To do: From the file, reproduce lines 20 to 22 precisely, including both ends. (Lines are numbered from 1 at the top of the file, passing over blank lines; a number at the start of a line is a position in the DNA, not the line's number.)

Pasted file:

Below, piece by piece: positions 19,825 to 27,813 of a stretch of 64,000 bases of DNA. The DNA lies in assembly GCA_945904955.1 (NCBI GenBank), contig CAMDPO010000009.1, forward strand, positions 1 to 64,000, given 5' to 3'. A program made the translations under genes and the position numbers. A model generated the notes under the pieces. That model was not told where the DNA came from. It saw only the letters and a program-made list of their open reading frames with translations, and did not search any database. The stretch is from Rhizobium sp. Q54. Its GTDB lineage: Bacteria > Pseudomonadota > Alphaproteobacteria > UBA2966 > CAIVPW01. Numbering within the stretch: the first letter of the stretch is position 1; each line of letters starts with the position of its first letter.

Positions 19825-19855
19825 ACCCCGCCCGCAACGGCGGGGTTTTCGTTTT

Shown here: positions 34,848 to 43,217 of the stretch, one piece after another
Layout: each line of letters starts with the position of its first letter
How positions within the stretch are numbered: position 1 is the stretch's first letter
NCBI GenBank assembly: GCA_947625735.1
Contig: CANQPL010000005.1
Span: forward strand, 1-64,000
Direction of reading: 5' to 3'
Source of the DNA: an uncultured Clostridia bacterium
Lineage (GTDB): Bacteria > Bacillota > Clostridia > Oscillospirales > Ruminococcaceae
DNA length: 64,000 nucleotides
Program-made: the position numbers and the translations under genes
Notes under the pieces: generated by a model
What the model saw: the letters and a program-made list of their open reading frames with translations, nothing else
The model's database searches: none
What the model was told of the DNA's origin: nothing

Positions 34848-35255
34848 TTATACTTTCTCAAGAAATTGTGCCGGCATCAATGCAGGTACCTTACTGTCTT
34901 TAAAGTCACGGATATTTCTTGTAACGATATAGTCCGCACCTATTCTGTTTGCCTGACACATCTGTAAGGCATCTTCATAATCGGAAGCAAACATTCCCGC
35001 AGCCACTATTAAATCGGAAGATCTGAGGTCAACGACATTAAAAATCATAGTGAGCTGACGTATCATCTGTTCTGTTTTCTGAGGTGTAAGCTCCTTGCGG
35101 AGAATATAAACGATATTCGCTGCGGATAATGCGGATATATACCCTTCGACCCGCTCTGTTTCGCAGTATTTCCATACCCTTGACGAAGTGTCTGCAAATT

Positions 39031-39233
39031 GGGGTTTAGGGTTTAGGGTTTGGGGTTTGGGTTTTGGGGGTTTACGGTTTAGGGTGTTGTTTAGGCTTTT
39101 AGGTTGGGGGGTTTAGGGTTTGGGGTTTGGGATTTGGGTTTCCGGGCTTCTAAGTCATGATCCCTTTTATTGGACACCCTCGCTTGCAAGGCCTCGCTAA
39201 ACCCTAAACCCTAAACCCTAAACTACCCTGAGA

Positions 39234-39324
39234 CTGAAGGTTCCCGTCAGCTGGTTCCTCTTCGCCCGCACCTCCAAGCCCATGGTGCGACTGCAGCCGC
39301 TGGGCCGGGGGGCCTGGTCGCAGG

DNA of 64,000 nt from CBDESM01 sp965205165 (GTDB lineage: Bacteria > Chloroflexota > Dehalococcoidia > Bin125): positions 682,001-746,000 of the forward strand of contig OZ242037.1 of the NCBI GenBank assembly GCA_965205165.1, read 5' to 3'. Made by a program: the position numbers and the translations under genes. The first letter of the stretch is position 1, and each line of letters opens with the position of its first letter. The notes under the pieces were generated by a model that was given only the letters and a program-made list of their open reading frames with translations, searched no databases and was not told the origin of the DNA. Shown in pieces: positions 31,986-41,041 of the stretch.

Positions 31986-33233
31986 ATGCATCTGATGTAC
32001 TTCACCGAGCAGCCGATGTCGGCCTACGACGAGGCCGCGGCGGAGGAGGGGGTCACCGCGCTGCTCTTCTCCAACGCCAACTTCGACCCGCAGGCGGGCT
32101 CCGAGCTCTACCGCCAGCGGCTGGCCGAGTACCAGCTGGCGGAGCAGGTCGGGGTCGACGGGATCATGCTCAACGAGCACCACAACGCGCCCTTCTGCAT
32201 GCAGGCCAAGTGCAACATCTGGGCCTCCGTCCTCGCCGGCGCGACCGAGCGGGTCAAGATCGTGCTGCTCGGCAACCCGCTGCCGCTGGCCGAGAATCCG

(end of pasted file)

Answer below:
34848 TTATACTTTCTCAAGAAATTGTGCCGGCATCAATGCAGGTACCTTACTGTCTT
34901 TAAAGTCACGGATATTTCTTGTAACGATATAGTCCGCACCTATTCTGTTTGCCTGACACATCTGTAAGGCATCTTCATAATCGGAAGCAAACATTCCCGC
35001 AGCCACTATTAAATCGGAAGATCTGAGGTCAACGACATTAAAAATCATAGTGAGCTGACGTATCATCTGTTCTGTTTTCTGAGGTGTAAGCTCCTTGCGG